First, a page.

New reports have indicated that cybercriminals on the dark web are selling remote access to corporate desktop computers at the bargain basement price of only US$3, allowing criminals to spy on business without the need for malware. To provide employees access to the corporate network away from the office, some companies implement such remote access services using unsecured Remote Desktop Protocol (RDP) and by doing so, opened a gaping hole in their network defenses. If the latest reports are true, it is a very worrying development that should be of extreme concern to cyber security professionals.
Combine rock bottom prices on the dark web and no requirement for any special is skills in either the management or coding required to take advantage of the latest trends in malware and the result is a foregone conclusion. Even those who to date have not been actively involved in illegally stealing data from businesses are going to be tempted to get into what is after all a potentially lucrative if highly illegal activity.
Remote access a boon for cyber criminals
The sale of remote access credentials is allowing hackers to steal vital information from corporate organizations in a number of sectors such as retail, healthcare, government and education amongst others.
Tyler Reguly, a manager of Tripwire’s Vulnerability and Exposure Research Team, highlighted that such remote access “can often give you the keys to the Kingdom.”
Reguly noted that: “Any remote access service should be considered a risk, but those giving access to a corporate network should be handled with extra care. Attackers are constantly working to gain access to new systems to use to mask their identity, to gather data, or just to spread their tools across more hosts.”
Security experts warn that weak RDP credentials are in wide circulation on darknet marketplaces and are used increasingly by ransomware attackers. Such “trusted” access into the corporate network allows cyber criminals to plant ransomware into company servers, which may then be downloaded on user PCs when files are accessed.
Cheap buys on the dark web
Cyberattacks against RDP server and credentials have been around for several years. Attackers now use botnets to automatically search out internet-connected devices with exposed RDP ports and they hammer them with brute-force username and password guesses until their attack tools find a match. Many RDP credential harvesters will then sell this access to others.
Ultimate Anonymity Services (UAS), the Russian dark web marketplace, was found to be selling more than 35,000 compromised RDP servers. This includes hundreds of RDP credentials for destinations throughout the United States, primarily focused on Ohio, Virginia and California.
Costs of compromised RDPs on UAS typically range between US$3 and US$9, depending on operating system and location, but factors related to open ports and how lately the authorizations were pilfered can upsurge the price, but only up to US$15.
Problem with unsecured remote access
The remote nature of the connection means that hackers can anonymously monitor the compromised network, provide access to documents and other files, and offering systems on which to install malware.
Flashpoint, says in a blog post, “In addition to being able to launch external attacks and move laterally within networks, attackers are then able to plant malicious software, exfiltrate data and/or manipulate network settings.”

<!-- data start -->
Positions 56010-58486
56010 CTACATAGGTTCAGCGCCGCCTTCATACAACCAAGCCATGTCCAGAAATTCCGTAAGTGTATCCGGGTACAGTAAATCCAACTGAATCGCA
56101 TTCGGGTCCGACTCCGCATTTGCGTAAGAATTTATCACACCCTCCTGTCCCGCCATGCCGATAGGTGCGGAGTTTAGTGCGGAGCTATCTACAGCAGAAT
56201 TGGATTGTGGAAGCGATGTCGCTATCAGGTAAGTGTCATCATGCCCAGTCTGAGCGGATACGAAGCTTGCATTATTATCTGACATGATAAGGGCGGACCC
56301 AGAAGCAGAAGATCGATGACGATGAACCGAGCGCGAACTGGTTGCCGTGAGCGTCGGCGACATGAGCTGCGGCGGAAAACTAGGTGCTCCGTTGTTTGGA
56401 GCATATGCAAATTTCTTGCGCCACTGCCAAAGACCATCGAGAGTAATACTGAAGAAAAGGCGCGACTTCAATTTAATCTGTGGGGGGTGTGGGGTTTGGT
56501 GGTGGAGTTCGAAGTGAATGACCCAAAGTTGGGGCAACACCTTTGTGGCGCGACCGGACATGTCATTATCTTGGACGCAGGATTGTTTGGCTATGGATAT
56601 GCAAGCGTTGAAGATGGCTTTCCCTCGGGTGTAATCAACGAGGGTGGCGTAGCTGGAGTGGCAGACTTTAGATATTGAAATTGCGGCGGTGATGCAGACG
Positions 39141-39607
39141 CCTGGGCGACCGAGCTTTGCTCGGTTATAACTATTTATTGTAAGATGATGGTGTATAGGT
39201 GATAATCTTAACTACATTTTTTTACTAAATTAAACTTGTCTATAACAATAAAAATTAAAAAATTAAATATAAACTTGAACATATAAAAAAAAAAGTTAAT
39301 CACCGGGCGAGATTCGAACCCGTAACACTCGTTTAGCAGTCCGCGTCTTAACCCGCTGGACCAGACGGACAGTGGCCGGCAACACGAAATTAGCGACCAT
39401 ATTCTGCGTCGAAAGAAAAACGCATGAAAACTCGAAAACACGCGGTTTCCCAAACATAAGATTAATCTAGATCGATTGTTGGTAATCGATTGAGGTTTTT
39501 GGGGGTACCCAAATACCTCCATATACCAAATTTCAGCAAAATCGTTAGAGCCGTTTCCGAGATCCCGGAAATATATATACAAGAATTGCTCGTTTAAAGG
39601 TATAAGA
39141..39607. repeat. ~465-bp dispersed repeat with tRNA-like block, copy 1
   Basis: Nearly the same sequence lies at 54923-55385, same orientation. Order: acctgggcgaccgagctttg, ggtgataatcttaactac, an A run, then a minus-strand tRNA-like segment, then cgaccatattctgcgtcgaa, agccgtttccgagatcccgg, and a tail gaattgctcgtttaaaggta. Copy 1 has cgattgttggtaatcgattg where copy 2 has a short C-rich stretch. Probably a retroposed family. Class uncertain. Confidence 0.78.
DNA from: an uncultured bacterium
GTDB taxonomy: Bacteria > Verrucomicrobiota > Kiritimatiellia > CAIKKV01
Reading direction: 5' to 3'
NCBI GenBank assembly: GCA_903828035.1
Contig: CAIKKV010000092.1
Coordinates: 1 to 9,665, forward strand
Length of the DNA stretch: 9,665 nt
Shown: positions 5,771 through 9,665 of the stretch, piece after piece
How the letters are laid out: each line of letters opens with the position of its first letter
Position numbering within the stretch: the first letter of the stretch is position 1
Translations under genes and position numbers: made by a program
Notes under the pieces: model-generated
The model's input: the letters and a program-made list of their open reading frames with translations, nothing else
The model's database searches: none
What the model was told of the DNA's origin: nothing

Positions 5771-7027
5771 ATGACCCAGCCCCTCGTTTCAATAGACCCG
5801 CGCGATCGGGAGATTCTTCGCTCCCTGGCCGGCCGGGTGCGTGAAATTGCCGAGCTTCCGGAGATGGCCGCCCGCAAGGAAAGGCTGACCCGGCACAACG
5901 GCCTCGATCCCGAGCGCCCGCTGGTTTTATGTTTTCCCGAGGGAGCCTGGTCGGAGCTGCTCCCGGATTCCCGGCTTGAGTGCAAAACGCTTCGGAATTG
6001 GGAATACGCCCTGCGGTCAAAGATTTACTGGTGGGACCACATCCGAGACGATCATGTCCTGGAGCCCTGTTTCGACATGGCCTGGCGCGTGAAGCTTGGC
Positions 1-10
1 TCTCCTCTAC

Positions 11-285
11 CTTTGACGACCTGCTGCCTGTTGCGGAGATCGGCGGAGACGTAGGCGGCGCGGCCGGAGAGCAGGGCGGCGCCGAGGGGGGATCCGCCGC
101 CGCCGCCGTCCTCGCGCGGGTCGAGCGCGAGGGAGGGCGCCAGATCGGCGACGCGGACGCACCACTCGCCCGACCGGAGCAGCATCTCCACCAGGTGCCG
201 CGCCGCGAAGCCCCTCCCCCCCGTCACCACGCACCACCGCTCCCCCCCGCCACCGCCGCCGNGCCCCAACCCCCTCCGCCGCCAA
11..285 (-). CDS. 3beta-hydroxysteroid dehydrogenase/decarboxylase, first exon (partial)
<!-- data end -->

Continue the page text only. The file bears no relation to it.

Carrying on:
Attackers have used RDP to spread numerous strains of crypto-locking ransomware, including CRYSIS and Bitpaymer.
Ditch RDP and secure your remote access
The recent service does not seem very powerful, but some consider it an enormously clever scam. This is an innovative idea, say cybersecurity experts who oversee activities of cyberspace black markets – dark web, dark net, deep web.
To illustrate, Reguly shared, “Looking at one of my personal servers, I’m seeing 2,252 access attempts in a 24-hour window. This is just a random IP on the Internet. Imagine how much more interesting a corporate environment would be.”
In order to protect themselves against RDP exploitation, organizations must periodically review their systems and security, and implement strong remote access solutions to prevent malicious attacks from accessing business environments.
The first question companies need to ask themselves is whether such remote access is needed in the first place, and if so can Virtual Private Network (VPN) connections be implemented. Reguly warned, “Any business should look critically at their infrastructure and determine if they truly require internet facing remote access services. The first step for this type of access should always be a VPN, any sort of terminal or console access should only be considered if the possibility of a VPN is unavailable.”
Organizations must also wake up to the fact that relying on passwords will no longer cut it in today’s heightened cyber threat environment. Two-factor authentication (2FA) must be seriously considered to protect such remote access. As Reguly puts it, “When parents head out for the evening, they don’t leave their child home alone and say, ‘Well, we locked the door, they’ll be fine.’ They hire a babysitter, leave contact details and emergency numbers, and then, as they’re leaving, they lock the door. Think of 2FA as your babysitter, ensuring that the door remains locked and everything stays safe.”